Next, let's change the color that's mapped to the lightest tones in the image. Still in the Gradient Editor, double-click on the white color stop below the right side of the gradient:
This once again opens the Color Picker. This time, choose a bright, saturated yellow. To use the same shade of yellow that I'm using, set the R value to 245, the G value to 220 and the B value to 10. Click OK when you're done to close out of the Color Picker:
If we look in the preview bar of the Gradient Editor, we see that we now have a gradient that transitions from red on the left to yellow on the right. And, because Photoshop blends the two colors together, we also have a nice orange in the midtones:
We're done editing the gradient, so click OK to close the Gradient Editor. Here's what my image looks like at this point, with the darkest tones mapped to red, the lightest tones mapped to yellow, and the midtones mapped to orange. Of course, the colors are not blending in with the photo the way they should be, so we'll fix that next:
Step 5: Change The Blend Mode Of The Gradient Map To Overlay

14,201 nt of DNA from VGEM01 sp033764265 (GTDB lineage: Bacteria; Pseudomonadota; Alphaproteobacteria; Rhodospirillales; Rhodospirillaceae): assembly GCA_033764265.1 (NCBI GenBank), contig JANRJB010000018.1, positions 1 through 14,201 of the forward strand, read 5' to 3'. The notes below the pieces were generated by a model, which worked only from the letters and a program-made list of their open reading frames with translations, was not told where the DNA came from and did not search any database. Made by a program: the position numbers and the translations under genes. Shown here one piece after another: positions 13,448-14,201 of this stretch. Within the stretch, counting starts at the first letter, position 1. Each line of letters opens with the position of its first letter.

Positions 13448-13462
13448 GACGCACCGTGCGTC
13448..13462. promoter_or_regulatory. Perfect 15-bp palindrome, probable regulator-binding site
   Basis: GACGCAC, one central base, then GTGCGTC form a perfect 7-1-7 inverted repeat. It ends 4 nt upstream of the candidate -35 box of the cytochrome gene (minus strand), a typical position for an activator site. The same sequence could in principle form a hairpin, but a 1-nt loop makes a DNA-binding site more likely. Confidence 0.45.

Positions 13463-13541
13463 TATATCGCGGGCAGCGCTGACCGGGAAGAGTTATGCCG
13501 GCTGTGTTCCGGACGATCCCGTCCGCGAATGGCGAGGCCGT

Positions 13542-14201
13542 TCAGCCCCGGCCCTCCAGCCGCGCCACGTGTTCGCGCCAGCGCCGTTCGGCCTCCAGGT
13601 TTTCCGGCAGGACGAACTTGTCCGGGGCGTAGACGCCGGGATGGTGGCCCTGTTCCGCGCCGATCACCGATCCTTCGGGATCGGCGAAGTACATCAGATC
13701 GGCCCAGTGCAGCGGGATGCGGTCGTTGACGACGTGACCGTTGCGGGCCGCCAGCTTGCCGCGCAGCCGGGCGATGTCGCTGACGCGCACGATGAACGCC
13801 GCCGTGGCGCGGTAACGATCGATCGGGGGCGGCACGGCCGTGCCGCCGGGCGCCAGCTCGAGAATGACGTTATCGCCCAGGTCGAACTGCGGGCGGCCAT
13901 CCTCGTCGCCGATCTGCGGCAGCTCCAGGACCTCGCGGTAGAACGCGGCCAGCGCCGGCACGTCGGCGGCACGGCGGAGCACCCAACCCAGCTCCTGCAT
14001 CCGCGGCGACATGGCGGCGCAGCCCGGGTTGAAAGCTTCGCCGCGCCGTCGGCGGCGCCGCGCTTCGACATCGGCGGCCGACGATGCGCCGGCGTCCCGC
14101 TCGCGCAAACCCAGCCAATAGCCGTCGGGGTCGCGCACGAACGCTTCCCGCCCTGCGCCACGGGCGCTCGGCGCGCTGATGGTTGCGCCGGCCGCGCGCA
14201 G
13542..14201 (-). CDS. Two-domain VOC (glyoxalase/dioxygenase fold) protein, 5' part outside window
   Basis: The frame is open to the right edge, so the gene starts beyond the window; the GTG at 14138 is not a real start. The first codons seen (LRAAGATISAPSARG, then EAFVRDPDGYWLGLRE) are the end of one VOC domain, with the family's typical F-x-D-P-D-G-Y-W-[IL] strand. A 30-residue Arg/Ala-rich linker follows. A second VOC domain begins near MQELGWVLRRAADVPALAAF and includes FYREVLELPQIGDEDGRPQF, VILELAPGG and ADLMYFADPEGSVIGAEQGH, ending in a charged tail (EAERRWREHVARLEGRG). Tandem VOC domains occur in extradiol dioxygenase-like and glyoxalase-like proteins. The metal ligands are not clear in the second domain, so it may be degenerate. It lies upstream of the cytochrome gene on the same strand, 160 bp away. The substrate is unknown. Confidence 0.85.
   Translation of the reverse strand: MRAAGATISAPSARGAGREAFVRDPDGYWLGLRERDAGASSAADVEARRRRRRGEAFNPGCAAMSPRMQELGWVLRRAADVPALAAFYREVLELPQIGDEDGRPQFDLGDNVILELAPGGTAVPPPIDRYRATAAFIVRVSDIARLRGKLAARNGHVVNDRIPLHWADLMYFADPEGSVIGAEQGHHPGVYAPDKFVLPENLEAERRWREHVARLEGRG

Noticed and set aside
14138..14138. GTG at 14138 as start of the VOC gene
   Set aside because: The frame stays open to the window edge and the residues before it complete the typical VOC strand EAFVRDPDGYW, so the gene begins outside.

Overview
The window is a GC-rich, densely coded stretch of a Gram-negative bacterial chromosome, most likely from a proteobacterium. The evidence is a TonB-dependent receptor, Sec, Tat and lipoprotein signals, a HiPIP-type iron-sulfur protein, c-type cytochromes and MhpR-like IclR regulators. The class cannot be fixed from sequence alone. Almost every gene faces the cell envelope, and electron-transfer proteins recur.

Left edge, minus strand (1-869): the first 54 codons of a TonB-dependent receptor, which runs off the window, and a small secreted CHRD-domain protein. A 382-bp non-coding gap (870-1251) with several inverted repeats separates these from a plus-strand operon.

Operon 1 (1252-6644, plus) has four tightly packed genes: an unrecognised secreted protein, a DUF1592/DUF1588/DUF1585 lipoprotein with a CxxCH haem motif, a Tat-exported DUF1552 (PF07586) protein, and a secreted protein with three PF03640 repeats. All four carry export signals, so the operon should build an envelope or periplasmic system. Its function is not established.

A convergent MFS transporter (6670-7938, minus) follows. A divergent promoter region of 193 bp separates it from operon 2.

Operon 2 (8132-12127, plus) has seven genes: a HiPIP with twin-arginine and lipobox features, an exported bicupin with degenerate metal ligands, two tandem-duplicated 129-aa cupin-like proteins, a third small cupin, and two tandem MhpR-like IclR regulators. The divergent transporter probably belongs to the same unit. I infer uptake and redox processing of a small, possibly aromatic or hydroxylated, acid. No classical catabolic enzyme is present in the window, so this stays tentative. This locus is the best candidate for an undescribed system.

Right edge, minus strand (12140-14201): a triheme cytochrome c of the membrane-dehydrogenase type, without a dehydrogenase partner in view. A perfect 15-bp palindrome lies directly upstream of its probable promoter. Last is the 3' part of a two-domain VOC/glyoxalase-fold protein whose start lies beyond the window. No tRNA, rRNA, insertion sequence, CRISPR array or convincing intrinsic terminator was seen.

All we need to do now is blend the gradient colors in with the photo. We can do that by changing the blend mode of the Gradient Map adjustment layer. You'll find the Blend Mode option in the upper left of the Layers panel. By default, the blend mode is set to Normal. Click on the word "Normal" and change the blend mode to Overlay:
Photoshop's Overlay blend mode boosts the overall contrast in an image, making light areas lighter and dark areas darker. It also increases color saturation. After changing the blend mode to Overlay, the reds, oranges and yellows from our gradient now blend more naturally with the photo. The reds are now much darker, the yellows are much lighter, and a deep, saturated orange warms the areas in between:
Step 6: Lower The Opacity Of The Gradient Map Layer
The only problem remaining is that the gradient colors are looking too intense. Let's reduce their intensity so that the photo looks more like a sunset and less like the end of the world. All we need to do is lower the opacity of the Gradient Map adjustment layer. You'll find the Opacity option in the upper right of the Layers panel, directly across from the Blend Mode option. Keep an eye on your image as you lower the opacity to find the setting that works best. I'll lower mine down to 50%:
Before And After
And with that, we're done! To compare the enhanced version of your sunset with the original photo, turn the Gradient Map adjustment layer off by clicking its visibility icon in the Layers panel:
With the adjustment layer off, the effects of the Gradient Map are hidden and the original photo reappears:
To view your enhanced version, turn the Gradient Map adjustment layer back on by clicking once again on its visibility icon (the empty box where the eyeball appeared). And here, after lowering the opacity to reduce the intensity of the colors, is my final "warm, golden sunset" result: